Pest Advice - Ants

What are they?

ant

There are 41 different species of ant living in the UK. The one that causes most problems for people is the garden or black ant (Lasius Niger), which is 3.5 to 5mm long and dark brown to black in colour. Black ants usually nest outdoors and in lawns, flower beds, under paving stones, and in walls. Although they are not a health hazard, they can be a nuisance as they can find their way into homes in large numbers. They enter homes in search of sweet foods, getting in through small gaps in masonry, doors and windows. 

Ants are not just pests. They also feed off insects and act as scavengers in the garden.

The queen ant lays eggs in late spring which hatch into larvae after 3-4 weeks. She rears the larvae for three weeks after which they pupate. From the pupae emerge the first brood of worker ants which forage for food and tend subsequent broods.

Winged male and female ants emerge between July and August and mating takes place on the wing during this time, after which the males die. The mated females shed their wings and dig a cell in the soil where they stay until the following Spring.

Can I treat them?

You can treat ants yourself with crawling insect insecticide. Apply a residual insecticide* to the entrance of the nest and wherever ants have entered your home. Inside your house, you should put insecticide behind the sink unit, skirting boards, around doors window frames, waste pipes and other pipes, trying to create a band of insecticide over which the ants would have to cross to enter your home. Make sure you also apply the insecticide to small cracks and crevices as .Ants can get through very small gaps.

To make sure you get rid of problem ants you will need to find their nest. Follow the ant trails and look for small entrance holes in the ground surrounded by small piles of fine earth. Once you have found the nest, follow the instructions on the insecticide about dealing with ants’ nests.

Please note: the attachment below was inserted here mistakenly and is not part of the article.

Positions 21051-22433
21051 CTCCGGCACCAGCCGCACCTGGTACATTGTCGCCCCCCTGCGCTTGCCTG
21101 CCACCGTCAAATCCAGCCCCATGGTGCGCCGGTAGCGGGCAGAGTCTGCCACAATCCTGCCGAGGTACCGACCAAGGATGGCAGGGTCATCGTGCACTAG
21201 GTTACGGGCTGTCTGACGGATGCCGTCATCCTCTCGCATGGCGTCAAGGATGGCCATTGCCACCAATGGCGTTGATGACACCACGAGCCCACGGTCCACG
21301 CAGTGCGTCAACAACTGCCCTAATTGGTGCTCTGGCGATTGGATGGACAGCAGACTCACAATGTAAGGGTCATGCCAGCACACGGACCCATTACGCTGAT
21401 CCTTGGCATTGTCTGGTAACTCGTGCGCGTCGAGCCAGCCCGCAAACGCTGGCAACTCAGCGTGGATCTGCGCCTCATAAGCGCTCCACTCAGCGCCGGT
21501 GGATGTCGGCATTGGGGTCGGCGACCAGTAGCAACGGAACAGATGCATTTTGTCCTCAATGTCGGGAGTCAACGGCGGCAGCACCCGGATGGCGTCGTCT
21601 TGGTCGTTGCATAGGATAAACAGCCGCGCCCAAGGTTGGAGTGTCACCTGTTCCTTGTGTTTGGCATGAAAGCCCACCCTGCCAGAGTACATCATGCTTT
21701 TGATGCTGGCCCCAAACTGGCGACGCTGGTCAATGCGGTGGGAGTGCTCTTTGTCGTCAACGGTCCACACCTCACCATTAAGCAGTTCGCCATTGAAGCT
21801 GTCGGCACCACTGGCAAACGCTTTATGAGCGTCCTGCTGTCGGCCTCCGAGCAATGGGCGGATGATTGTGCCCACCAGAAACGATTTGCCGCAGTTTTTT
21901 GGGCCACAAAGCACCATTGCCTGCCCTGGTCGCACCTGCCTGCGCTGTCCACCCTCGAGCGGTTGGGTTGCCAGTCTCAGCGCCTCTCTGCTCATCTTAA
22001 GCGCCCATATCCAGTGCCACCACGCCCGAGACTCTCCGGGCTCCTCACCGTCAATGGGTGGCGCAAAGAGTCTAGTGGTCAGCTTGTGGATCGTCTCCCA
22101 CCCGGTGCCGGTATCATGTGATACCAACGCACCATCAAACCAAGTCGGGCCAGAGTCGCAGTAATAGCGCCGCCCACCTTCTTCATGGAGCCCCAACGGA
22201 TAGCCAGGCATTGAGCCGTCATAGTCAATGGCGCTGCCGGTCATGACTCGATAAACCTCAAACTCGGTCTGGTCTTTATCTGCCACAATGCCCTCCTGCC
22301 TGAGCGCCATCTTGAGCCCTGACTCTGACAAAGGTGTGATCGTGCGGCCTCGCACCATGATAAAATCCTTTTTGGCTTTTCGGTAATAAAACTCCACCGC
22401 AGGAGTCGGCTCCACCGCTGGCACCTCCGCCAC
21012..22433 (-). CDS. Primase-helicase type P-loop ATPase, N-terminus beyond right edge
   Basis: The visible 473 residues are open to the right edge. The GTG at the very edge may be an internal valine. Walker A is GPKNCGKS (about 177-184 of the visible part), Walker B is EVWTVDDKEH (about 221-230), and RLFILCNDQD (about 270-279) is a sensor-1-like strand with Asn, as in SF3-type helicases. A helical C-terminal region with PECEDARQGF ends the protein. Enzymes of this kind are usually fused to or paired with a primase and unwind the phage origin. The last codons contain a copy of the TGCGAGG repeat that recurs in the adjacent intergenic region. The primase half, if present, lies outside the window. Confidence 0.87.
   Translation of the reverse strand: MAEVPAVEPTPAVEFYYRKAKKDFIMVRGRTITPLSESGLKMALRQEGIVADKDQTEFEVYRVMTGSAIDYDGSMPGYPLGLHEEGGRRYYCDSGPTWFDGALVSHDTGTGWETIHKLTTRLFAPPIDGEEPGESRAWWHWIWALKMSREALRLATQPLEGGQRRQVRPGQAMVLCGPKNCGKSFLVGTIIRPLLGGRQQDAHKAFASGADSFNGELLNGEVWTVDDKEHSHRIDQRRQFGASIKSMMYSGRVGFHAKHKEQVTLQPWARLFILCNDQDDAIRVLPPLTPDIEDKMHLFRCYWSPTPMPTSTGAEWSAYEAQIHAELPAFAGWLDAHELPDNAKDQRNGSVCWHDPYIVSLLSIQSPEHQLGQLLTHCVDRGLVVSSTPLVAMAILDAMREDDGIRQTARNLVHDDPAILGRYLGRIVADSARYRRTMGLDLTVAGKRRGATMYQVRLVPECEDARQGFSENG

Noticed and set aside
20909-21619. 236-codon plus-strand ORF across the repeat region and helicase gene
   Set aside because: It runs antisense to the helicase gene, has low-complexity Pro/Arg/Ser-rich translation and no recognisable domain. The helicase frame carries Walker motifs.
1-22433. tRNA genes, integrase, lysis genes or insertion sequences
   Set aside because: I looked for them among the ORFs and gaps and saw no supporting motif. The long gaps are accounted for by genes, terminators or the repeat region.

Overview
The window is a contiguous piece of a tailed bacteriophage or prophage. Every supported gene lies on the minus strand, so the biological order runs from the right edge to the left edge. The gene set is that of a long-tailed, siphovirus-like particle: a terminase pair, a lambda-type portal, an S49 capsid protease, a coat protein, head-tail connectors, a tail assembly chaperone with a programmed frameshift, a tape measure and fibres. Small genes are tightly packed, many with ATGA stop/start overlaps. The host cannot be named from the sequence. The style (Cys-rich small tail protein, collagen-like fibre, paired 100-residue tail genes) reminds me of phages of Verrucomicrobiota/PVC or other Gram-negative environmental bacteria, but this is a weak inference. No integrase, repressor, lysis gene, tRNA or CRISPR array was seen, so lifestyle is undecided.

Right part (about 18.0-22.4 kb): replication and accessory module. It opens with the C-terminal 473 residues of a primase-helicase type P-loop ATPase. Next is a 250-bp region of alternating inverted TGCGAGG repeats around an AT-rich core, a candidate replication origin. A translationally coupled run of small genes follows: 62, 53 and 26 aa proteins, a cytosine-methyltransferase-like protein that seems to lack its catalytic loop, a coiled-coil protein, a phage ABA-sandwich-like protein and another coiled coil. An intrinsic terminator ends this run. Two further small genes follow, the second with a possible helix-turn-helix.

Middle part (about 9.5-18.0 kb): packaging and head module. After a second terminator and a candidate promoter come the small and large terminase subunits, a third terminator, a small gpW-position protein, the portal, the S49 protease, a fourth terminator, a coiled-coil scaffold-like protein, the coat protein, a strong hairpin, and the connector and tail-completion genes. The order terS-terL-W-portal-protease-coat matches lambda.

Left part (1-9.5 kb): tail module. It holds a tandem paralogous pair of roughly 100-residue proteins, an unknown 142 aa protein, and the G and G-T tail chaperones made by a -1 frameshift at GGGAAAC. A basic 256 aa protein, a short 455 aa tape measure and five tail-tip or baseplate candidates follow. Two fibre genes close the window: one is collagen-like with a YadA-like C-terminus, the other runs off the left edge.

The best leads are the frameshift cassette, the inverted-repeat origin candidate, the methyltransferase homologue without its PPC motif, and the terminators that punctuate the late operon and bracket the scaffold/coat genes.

*Always refer to the product instructions BEFORE use and follow these at ALL times.

 

 


Last Updated on Thursday, December 05, 2019

What are they?

ant

There are 41 different species of ant living in the UK. The one that causes most problems for people is the garden or black ant (Lasius Niger), which is 3.5 to 5mm long and dark brown to black in colour. Black ants usually nest outdoors and in lawns, flower beds, under paving stones, and in walls. Although they are not a health hazard, they can be a nuisance as they can find their way into homes in large numbers. They enter homes in search of sweet foods, getting in through small gaps in masonry, doors and windows. 

Ants are not just pests. They also feed off insects and act as scavengers in the garden.

The queen ant lays eggs in late spring which hatch into larvae after 3-4 weeks. She rears the larvae for three weeks after which they pupate. From the pupae emerge the first brood of worker ants which forage for food and tend subsequent broods.

Winged male and female ants emerge between July and August and mating takes place on the wing during this time, after which the males die. The mated females shed their wings and dig a cell in the soil where they stay until the following Spring.

Can I treat them?

You can treat ants yourself with crawling insect insecticide. Apply a residual insecticide* to the entrance of the nest and wherever ants have entered your home. Inside your house, you should put insecticide behind the sink unit, skirting boards, around doors window frames, waste pipes and other pipes, trying to create a band of insecticide over which the ants would have to cross to enter your home. Make sure you also apply the insecticide to small cracks and crevices as .Ants can get through very small gaps.

To make sure you get rid of problem ants you will need to find their nest. Follow the ant trails and look for small entrance holes in the ground surrounded by small piles of fine earth. Once you have found the nest, follow the instructions on the insecticide about dealing with ants’ nests.

*Always refer to the product instructions BEFORE use and follow these at ALL times.


Last Updated on Thursday, December 05, 2019